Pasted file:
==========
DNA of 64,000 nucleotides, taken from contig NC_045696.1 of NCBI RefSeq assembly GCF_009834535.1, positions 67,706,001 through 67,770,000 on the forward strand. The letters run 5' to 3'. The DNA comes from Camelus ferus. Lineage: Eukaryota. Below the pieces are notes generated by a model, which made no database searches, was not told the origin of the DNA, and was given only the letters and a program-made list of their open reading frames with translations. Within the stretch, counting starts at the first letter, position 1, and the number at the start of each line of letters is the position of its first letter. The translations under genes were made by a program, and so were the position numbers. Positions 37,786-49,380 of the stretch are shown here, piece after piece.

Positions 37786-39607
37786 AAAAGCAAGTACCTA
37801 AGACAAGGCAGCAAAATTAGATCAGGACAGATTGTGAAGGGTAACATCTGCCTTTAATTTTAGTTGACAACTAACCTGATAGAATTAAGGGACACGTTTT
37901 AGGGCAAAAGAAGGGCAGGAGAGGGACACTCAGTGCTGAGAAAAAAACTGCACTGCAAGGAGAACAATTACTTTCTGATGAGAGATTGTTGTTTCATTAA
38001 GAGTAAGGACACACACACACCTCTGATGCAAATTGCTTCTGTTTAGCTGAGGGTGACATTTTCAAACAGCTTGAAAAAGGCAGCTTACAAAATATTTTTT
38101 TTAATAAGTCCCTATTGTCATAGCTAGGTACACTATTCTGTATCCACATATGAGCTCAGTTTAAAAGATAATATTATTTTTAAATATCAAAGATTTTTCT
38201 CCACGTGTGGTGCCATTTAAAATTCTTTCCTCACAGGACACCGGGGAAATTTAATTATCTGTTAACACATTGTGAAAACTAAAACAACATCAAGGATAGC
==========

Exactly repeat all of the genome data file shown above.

DNA of 64,000 nucleotides, taken from contig NC_045696.1 of NCBI RefSeq assembly GCF_009834535.1, positions 67,706,001 through 67,770,000 on the forward strand. The letters run 5' to 3'. The DNA comes from Camelus ferus. Lineage: Eukaryota. Below the pieces are notes generated by a model, which made no database searches, was not told the origin of the DNA, and was given only the letters and a program-made list of their open reading frames with translations. Within the stretch, counting starts at the first letter, position 1, and the number at the start of each line of letters is the position of its first letter. The translations under genes were made by a program, and so were the position numbers. Positions 37,786-49,380 of the stretch are shown here, piece after piece.

Positions 37786-39607
37786 AAAAGCAAGTACCTA
37801 AGACAAGGCAGCAAAATTAGATCAGGACAGATTGTGAAGGGTAACATCTGCCTTTAATTTTAGTTGACAACTAACCTGATAGAATTAAGGGACACGTTTT
37901 AGGGCAAAAGAAGGGCAGGAGAGGGACACTCAGTGCTGAGAAAAAAACTGCACTGCAAGGAGAACAATTACTTTCTGATGAGAGATTGTTGTTTCATTAA
38001 GAGTAAGGACACACACACACCTCTGATGCAAATTGCTTCTGTTTAGCTGAGGGTGACATTTTCAAACAGCTTGAAAAAGGCAGCTTACAAAATATTTTTT
38101 TTAATAAGTCCCTATTGTCATAGCTAGGTACACTATTCTGTATCCACATATGAGCTCAGTTTAAAAGATAATATTATTTTTAAATATCAAAGATTTTTCT
38201 CCACGTGTGGTGCCATTTAAAATTCTTTCCTCACAGGACACCGGGGAAATTTAATTATCTGTTAACACATTGTGAAAACTAAAACAACATCAAGGATAGC